I was just trying to edit my wild tirade about abortion and read the off-hand reference to Canada’s new euthanasia laws. I think the brief mention of them, and the much larger Western trend I think they are a marker for, has to be mentioned. This touches on a lot of the same topics as the abortion argument because its an argument about living, but my generation seems to have taken a rather unusual position on the whole topic, and one that I think really highlights how bad our society has gotten.
When I was discussing abortion, towards the end I was leaning towards the idea that the Christian values were dying, and that we had nothing comparable to replace them with. The closest that I think we have is utilitarianism, and I think that is actually the origin of a lot of the pro-choice arguments for abortion, though I think few would admit it. An unwanted child being killed is really the greater good. It prevents a lot of the risk and pain for the mother, it alleviates the pressure on the adoption system, struggling already to get every unwanted child homed. If they don’t get homed, the child may grow up in the foster-care system, which tends to mean very bad things for the child’s future. It is probably better, in a certain way, for the environment, just in the fact that there are fewer people on the Earth, it is probably better for the public coffers, as the child is likely to be drain on state resources, maybe for their whole life. On the negative side, there isn’t much; the child won’t even know they’re being killed, they can’t fight back, they can’t even cry. They almost certainly don’t really ‘experience’ their murder, they might not even feel pain. All that is really needed for all the benefits of allowing abortion is to ignore the humanity of the child, or the concept of a human being’s inherent right to life, and that is easily done by labelling the naysayers as religious nutjobs.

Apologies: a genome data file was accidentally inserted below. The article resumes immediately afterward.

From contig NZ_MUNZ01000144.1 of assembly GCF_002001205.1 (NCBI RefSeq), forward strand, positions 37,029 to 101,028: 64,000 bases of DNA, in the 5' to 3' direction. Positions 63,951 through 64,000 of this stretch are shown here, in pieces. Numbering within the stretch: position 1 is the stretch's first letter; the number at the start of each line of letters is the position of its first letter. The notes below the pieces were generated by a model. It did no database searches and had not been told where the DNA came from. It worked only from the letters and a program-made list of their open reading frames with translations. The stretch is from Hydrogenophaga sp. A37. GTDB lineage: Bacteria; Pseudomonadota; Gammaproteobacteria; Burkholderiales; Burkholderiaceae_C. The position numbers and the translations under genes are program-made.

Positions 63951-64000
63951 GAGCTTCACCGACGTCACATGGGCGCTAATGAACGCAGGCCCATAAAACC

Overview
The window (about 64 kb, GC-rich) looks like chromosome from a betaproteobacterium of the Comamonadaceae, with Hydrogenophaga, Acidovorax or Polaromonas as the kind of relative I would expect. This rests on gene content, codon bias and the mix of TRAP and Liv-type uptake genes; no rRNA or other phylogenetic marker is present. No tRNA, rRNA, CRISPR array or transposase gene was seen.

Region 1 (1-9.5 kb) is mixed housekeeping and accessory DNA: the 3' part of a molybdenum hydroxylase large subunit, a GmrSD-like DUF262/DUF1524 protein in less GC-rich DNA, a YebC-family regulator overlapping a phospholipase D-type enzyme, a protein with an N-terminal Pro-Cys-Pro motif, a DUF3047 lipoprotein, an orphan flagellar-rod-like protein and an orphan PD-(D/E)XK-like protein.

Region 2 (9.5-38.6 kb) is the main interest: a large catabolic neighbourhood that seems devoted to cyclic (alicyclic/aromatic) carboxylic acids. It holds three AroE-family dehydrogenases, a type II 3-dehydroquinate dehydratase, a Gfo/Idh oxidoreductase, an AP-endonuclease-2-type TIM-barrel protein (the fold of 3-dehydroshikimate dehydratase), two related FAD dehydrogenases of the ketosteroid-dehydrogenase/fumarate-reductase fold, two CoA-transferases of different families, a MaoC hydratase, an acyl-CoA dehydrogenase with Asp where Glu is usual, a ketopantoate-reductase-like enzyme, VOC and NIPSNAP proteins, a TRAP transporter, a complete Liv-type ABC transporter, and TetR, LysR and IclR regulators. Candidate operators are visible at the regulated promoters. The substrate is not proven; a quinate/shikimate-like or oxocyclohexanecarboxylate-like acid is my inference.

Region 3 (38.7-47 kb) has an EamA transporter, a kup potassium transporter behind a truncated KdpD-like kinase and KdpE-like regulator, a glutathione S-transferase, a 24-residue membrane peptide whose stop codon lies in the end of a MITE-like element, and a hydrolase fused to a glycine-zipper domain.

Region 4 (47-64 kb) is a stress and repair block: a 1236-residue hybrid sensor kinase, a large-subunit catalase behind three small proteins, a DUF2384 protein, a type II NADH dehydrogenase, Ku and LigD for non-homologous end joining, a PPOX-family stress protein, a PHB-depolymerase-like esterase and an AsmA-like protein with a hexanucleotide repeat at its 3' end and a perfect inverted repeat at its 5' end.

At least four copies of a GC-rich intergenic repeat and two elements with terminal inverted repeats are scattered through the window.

Now I fear that sort of Utilitarianism, as I sort of explained in my abortion article; I think it is absolutely a slippery slope. I think allowing us to forget the idea of a human being’s inherent right to life is a dangerous precedent that has been set before to disastrous results. But most of all I just think it is fundamentally wrong. I think to argue that it isn’t opens the door to questions about whether anything can be said to be right or wrong, which is fine for philosophical discussion but dangerous when supported in law. But this discussion isn’t about that specifically; it’s about the strange change of opinion that seems to have particularly grasped my generation, which changes the above equation substantially. Many people of my age would not only list those benefits of an abortion above, but would also say that not having the child, or killing it before it can feel, is a moral good in itself.
It’s hard on the internet sometimes to separate genuine philosophy from the self-congratulatory shit-stirring of edge lords. But what’s really surprised me about anti-natalism is how it slips into the opinions of people whom I know don’t care all that much about moral or political philosophies. They refer to the immorality of giving life as though it is a given. Some of this is probably related to the environment, which it is fashionable to make extraordinary and exaggerated claims about, but there is clearly an element of people genuinely believing that having children is selfish. I’ve seen this with young parents, sort of apologetic to their own children, as if they’ve done them dirty just by bringing them into the world. One tiktok mother claimed she was kind to her children because she had ‘brought them into the world against their will’; she owed them, a complete reversal of the traditional idea that children owe their parents from birth for bringing them into the world. It is strange to me; it’s like the melodramatic teenage cry of ‘I didn’t ask to be born’ has made its way into our adult consciousnesses.